force generating the index by scanning the file.
(implies -n) don’t use any existing index to
show help text.
aviindex is Copyright (C) 2003,2004 by Tilmann Bitterberg
The format of the index file. The first 7 bytes in this file are
"AVIIDX1" for easy detection and a comment of who created the
file. The second line is a comment and describes the fields. Do
not delete it. Each line (except the first 2) consists of exactly
8 fields all seperated by one space and describing one particular
chunk of the AVI file.
Here is an example of an AVI file with two audio tracks.
AVIIDX1 # Generated by aviindex (transcode-0.6.8)
TAG TYPE CHUNK CHUNK/TYPE POS LEN KEY MS
00db 1 0 0 2048 8335 1 0.00
01wb 2 1 0 10392 847 1 0.00
01wb 2 2 1 11248 847 1 0.00
02wb 3 3 0 12104 847 1 0.00
02wb 3 4 1 12960 847 1 0.00
00db 1 5 1 13816 5263 0 0.00
00db 1 6 2 19088 3435 0 0.00
01wb 2 7 2 22532 834 1 0.00
The field TAG is the chunk descriptor. Its "00d*" for the
video, "01wb" for the first audio track, "02wb" for the second
audio track and so on.
The field TYPE is the type of the chunk. This is redundant
because the type is also embedded into the TAG field but its a
convenient thing to have. Its 1 for video, 2 for first audio
track and 3 for second audio track.
The field CHUNK is the absolute chunk number in the AVI
file. If you read the CHUNK field in the last line of the index
file, you know how many chunks this AVI file has.
The field CHUNK/TYPE holds information about how many
chunks of this type were previously found in the AVI file.
The field POS is the absolute byte position in the AVI
file where this chunk can be found. Note this field can hold
really large numbers if you are dealing with large AVIs.
The field LEN is the length of this chunk.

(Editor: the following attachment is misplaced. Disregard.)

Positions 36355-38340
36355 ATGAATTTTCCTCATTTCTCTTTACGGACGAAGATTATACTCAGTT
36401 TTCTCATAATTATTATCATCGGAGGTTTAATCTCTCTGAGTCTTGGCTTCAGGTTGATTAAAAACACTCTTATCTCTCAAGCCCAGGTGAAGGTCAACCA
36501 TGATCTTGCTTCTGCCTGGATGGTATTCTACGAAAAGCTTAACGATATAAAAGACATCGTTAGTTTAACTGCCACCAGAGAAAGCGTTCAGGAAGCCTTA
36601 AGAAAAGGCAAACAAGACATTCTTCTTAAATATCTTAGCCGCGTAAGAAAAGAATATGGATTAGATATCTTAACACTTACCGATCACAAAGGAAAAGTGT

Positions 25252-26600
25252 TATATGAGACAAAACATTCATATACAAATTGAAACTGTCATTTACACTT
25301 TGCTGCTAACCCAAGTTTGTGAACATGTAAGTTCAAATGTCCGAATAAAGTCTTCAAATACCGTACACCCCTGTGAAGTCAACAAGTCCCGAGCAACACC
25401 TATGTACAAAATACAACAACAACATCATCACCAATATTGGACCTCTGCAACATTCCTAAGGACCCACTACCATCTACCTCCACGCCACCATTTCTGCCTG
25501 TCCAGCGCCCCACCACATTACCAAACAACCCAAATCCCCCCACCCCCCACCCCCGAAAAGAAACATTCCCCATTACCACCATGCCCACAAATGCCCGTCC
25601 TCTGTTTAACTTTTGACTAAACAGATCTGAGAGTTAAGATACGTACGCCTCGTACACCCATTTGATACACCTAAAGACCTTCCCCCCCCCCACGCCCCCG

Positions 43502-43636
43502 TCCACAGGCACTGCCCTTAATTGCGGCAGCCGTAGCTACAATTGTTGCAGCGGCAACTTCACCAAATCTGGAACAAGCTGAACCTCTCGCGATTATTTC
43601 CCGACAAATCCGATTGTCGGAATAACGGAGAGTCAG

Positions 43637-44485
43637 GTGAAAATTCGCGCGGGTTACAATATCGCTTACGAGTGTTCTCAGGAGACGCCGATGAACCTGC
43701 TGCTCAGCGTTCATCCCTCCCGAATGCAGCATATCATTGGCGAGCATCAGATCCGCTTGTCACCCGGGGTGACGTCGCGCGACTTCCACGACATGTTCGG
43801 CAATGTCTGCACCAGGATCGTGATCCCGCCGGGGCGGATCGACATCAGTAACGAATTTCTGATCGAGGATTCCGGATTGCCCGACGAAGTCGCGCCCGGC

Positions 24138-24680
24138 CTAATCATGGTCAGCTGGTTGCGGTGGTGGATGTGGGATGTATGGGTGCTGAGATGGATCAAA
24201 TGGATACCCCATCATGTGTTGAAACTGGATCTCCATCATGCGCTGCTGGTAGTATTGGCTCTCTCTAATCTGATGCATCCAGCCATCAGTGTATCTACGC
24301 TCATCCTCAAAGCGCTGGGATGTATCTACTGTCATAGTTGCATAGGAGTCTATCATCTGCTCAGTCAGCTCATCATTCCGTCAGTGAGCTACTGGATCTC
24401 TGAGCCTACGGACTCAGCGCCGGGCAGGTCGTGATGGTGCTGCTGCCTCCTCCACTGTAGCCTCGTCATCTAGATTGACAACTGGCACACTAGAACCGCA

The field KEY holds information if this chunk is a
keyframe. In the example above, all audio chunks are key-chunks,
but only the first video frame is a key frame. This field is
either 0 or 1.
The field MS holds information about how many milliseconds
have passed. This field may be 0.00 if unknown.
aviindex can convert from and to mplayer-generated index
files. Since mplayer-1.0pre3 mplayer has the ability to save the
index via -saveidx FILE and load it again through
-loadidx FILE. aviindex is able to convert an
mplayer index file to a transcode index file and vice visa. It is
not able to directly write an mplayer file, though. Example of a
mplayer -frames 0 -saveidx mpidx broken.avi
aviindex -i mpidx -o tcindex
avimerge -x tcindex -i broken.avi -o fixed.avi
Or the other way round
aviindex -i broken.avi -n -o broken.idx
aviindex -i broken.idx -o mpidx
mplayer -loadidx mpidx broken.avi
The major differences between the two index file formats is that
the mplayer one is a binary format which is an exact copy of an
index in the AVI file. aviindex ´s format is text
based. See FORMAT for details.
avisync , avimerge , avisplit ,
tccat , tcdecode , tcdemux ,
tcextract , tcprobe , tcscan ,
transcode , mplayer
was written by Tilmann Bitterberg <transcode at
and is part of transcode.